6. Efficient, Effective, Economical and Ethical Procurement

6.1  The Australian Government promotes the proper use and management of public resources. Proper means efficient, effective, economical and ethical. For
non-corporate Commonwealth entities, this would also include being not inconsistent with the policies of the Commonwealth4.

6.2  Efficient relates to the achievement of the maximum value for the resources used. In procurement, it includes the selection of a procurement method that is the most appropriate for the procurement activity, given the scale, scope and risk of the procurement.

6.3  Effective relates to the extent to which intended outcomes or results are achieved. It concerns the immediate characteristics, especially price, quality and quantity, and the degree to which these contribute to specified outcomes.

6.4  Economical relates to minimising cost. It emphasises the requirement to avoid waste and sharpens the focus on the level of resources that the Commonwealth applies to achieve outcomes.

6.5  Ethical relates to honesty, integrity, probity, diligence, fairness and consistency. Ethical behaviour identifies and manages conflicts of interests, and does not make improper use of an individual’s position.

Ethical behaviour

6.6  In particular, officials undertaking procurement must act ethically throughout the procurement. Ethical behaviour includes:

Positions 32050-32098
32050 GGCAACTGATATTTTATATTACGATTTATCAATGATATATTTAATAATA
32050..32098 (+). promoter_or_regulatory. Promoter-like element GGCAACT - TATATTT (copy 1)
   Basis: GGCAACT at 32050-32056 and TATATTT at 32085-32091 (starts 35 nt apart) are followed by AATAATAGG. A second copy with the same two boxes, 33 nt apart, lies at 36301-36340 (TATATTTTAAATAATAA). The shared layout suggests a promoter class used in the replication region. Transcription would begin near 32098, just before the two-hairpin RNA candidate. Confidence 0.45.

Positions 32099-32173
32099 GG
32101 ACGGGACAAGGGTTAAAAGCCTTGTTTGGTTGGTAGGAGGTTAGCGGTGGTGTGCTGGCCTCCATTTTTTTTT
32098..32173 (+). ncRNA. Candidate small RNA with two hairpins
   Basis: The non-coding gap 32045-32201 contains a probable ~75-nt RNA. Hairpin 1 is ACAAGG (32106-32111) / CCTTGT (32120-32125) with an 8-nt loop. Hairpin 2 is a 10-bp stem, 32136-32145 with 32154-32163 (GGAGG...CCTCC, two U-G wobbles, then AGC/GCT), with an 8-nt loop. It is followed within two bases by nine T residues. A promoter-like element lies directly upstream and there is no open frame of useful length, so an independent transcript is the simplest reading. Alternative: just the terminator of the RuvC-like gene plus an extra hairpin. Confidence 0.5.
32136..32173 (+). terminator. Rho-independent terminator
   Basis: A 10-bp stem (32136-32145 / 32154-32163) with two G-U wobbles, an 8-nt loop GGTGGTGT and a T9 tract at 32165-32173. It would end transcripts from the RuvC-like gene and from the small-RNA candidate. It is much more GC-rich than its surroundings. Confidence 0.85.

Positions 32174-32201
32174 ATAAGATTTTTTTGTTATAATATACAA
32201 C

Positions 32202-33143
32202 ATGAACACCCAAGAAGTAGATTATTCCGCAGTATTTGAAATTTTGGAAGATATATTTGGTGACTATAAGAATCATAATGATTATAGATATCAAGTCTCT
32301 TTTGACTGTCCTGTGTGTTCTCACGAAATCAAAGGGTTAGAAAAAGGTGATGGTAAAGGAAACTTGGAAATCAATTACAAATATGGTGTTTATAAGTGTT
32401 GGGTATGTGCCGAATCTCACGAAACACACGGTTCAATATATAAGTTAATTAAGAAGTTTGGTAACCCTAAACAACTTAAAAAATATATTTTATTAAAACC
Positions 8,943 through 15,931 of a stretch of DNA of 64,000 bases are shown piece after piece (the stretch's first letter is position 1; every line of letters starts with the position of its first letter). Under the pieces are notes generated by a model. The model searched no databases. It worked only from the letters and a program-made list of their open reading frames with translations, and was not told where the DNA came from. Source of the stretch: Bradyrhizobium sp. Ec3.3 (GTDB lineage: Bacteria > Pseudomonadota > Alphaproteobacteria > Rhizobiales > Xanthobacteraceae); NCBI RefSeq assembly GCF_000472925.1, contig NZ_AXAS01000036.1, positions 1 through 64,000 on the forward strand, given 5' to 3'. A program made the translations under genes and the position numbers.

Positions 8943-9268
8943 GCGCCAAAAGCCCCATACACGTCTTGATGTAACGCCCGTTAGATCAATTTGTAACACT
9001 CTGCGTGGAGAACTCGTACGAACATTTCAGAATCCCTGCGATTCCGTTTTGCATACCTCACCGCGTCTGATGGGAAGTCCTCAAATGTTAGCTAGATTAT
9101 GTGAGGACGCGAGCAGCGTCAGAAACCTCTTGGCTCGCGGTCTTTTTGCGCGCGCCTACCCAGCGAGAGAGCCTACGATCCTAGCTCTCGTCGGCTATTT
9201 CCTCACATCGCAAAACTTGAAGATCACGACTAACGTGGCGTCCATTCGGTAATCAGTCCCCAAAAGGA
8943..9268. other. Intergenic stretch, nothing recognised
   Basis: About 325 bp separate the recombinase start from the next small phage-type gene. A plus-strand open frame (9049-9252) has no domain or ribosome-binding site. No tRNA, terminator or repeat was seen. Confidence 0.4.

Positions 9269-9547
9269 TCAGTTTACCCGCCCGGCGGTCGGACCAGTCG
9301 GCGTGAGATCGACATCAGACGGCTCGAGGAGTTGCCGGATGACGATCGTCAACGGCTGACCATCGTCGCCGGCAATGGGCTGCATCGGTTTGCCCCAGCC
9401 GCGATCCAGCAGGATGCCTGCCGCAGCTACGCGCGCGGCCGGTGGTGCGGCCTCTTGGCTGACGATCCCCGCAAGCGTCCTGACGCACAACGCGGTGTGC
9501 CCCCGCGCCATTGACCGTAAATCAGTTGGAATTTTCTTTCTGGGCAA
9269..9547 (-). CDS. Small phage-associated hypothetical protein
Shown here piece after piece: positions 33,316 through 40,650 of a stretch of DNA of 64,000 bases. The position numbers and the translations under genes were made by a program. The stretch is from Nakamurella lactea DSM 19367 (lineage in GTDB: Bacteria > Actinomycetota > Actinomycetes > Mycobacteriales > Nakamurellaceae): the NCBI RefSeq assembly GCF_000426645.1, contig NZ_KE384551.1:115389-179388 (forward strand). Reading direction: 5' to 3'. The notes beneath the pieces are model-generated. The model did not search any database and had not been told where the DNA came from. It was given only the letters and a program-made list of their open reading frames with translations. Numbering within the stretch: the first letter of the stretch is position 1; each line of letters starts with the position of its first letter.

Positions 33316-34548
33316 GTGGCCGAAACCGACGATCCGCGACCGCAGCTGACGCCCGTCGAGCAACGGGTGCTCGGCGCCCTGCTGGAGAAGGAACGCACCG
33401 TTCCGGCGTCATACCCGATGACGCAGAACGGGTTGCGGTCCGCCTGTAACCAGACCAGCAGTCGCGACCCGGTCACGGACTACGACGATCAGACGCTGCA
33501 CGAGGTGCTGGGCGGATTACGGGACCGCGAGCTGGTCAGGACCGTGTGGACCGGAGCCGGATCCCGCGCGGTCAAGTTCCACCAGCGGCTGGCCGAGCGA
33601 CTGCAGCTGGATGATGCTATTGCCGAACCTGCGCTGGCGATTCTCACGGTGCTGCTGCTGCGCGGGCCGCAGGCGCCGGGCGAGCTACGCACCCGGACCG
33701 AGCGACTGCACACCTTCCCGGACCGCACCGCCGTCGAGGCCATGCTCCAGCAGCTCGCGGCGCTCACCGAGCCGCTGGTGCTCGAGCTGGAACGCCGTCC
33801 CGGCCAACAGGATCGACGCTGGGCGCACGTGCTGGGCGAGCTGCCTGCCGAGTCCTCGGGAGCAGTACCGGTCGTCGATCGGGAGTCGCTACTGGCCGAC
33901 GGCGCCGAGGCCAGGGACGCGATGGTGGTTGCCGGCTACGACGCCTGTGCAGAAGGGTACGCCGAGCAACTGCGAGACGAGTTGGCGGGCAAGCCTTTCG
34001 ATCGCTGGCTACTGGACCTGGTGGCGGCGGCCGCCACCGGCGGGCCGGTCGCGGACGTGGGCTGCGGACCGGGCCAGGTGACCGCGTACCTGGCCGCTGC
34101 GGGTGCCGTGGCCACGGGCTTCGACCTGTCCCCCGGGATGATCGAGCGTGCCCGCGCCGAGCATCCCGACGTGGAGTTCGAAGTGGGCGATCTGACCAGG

1. recognising and dealing with actual, potential and perceived conflicts of interest;
  2. dealing with potential suppliers, tenderers and suppliers equitably, including by
    1. seeking appropriate internal or external advice when probity issues arise, and
    2. not accepting inappropriate gifts or hospitality;
  3. carefully considering the use of public resources; and
  4. complying with all directions, including relevant entity requirements, in relation to gifts or hospitality, the Australian Privacy Principles of the Privacy Act 1988 and the security provisions of the Crimes Act 1914.

6.7  Relevant entities must not seek to benefit from supplier practices that may be dishonest, unethical or unsafe. This includes not entering into contracts with tenderers who have had a judicial decision against them (not including decisions under appeal) relating to employee entitlements and who have not satisfied any resulting order. Officials should seek declarations from all tenderers confirming that they have no such unsettled orders against them.

6.8  If a complaint about procurement is received, relevant entities must apply equitable and non-discriminatory complaint-handling procedures. Relevant entities should aim to manage the complaint process internally, when possible, through communication and conciliation.


4 See sections 15 and 21 of the PGPA Act

 


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Last updated: 08 March 2017